• 25 points: Clarity and efficacy of message. Since this is a writing course and we have spent a lot of time discussing how to clearly get your point across, whichever option you choose must be clear and readable not only for the instructor, but anyone who may find your message. Image control is a very public thing, and you must demonstrate that you can convince me, as well as the (largely hypothetical) public that your reputation remains intact. Points will be given for how much thought you have put into constructing and/or protecting your online persona, as well as how well you can describe it. Tell me what your message or “mantra” is and why you chose it, using the methods we learned in class.
  • 25 points: Spelling, grammar and syntax. Your message is only as effective as its conveyance, so the way you write it is important. Pay attention to your “voice,” as well. In both options, it is important that you “sound like you,” so make sure you are writing like yourself, even when writing about yourself. Points will be given for proper sentence structure, spelling and clarity, as well as the efficacy of your
  • 50 points: Demonstrated awareness of the way social media works, both as a tool to convey and destroy an online persona. Describe why you use it the way you do (for option 1) as well as demonstrate that usage on your page. For option 2, give a clear, step-by-step description of why and how social media is going to work and against you in your hypothetical scandal and reaction plan, as well as what you are going to do, using what platforms. This should be written out as a plan of attack, including any press releases you may send out, the message you plan to construct and why it will work, what social media channels you plan to use and how often, the timeline for your response and the hypothetical reach you intend to get. You may also (and this is an opportunity for extra credit) compare yourself to a celebrity or online figure who has had a similar “scandal” or media crisis and discuss how you would handle your situation better, or if they did well, why you chose to model your own strategy after theirs.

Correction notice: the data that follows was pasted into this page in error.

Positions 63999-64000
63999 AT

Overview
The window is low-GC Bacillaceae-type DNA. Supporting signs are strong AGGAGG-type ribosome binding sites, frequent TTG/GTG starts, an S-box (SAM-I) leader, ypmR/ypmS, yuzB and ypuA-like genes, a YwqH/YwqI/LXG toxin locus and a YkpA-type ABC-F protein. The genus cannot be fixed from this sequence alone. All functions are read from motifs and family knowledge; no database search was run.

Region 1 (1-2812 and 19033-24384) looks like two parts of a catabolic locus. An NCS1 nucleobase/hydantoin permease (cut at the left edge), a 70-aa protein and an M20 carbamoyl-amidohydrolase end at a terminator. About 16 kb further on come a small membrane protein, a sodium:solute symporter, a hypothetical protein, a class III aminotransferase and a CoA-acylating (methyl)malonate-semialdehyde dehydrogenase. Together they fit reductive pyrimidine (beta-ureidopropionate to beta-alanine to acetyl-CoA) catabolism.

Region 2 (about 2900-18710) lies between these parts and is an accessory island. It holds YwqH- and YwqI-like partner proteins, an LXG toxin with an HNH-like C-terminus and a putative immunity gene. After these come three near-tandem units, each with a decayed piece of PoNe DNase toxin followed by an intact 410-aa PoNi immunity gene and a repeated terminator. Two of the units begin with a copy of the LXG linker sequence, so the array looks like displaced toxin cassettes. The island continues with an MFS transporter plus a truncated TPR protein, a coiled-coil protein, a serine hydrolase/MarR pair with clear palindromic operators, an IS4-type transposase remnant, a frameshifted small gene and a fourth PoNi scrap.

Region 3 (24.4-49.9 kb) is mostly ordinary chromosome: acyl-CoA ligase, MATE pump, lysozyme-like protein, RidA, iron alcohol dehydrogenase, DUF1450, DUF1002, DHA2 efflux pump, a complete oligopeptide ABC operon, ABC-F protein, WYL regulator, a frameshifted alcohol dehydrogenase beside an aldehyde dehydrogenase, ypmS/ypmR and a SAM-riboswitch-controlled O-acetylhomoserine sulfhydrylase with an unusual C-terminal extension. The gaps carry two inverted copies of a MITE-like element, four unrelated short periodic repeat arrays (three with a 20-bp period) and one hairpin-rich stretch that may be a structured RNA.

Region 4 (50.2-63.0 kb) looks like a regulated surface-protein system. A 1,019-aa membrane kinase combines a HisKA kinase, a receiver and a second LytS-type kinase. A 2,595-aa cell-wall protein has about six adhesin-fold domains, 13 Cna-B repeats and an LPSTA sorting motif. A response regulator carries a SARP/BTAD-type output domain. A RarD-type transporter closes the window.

Late papers will not be accepted. Extra credit may be given for exceptional work, so this is your chance to boost your grade if you’re nervous about that. Sloppy work will be penalized and outstanding effort will be recognized and rewarded accordingly.

Read: For some inspiration this week, read about how one start-up, Buffer, responded to a social media crisis.

What do our online interactions say about us?

Let’s talk about creator’s remorse. Most of us have probably had buyer’s remorse: When we purchase something that doesn’t turn out to be quite as awesome as we expected. It’s no fun to be stuck with a product that reminds you of poor decision-making, doesn’t it? Well, it’s even worse to have hit “publish” or “post” on something that didn’t read quite as you had hoped.

We’re all familiar with that feeling. A picture that shows you in an unflattering light, a social media comment that didn’t come off quite as you intended, maybe a blog post that didn’t read as well in the cold light of Internet day as you thought it would. The bigger your audience, the higher the stakes. So how do we deal with it?

This week, let’s look at some creators who have regretted their posts and the fallout from those circumstances.

First, Rolling Stone. Rolling Stone published “A Rape on Campus: A Brutal Assault and Struggle for Justice at UVA” on Nov. 19, 2014. The online story ultimately attracted more than 2.7 million views, more than any other feature not about a celebrity that the magazine had ever published. That story ultimately proved false. Read the entire report here, if you’re interested.

An excerpt from the in-depth report about how that story unraveled reads:

Rolling Stone’s repudiation of the main narrative in “A Rape on Campus” is a story of journalistic failure that was avoidable. The failure encompassed reporting, editing, editorial supervision and fact-checking. The magazine set aside or rationalized as unnecessary essential practices of reporting that, if pursued, would likely have led the magazine’s editors to reconsider publishing Jackie’s narrative so prominently, if at all. The published story glossed over the gaps in the magazine’s reporting by using pseudonyms and by failing to state where important information had come from.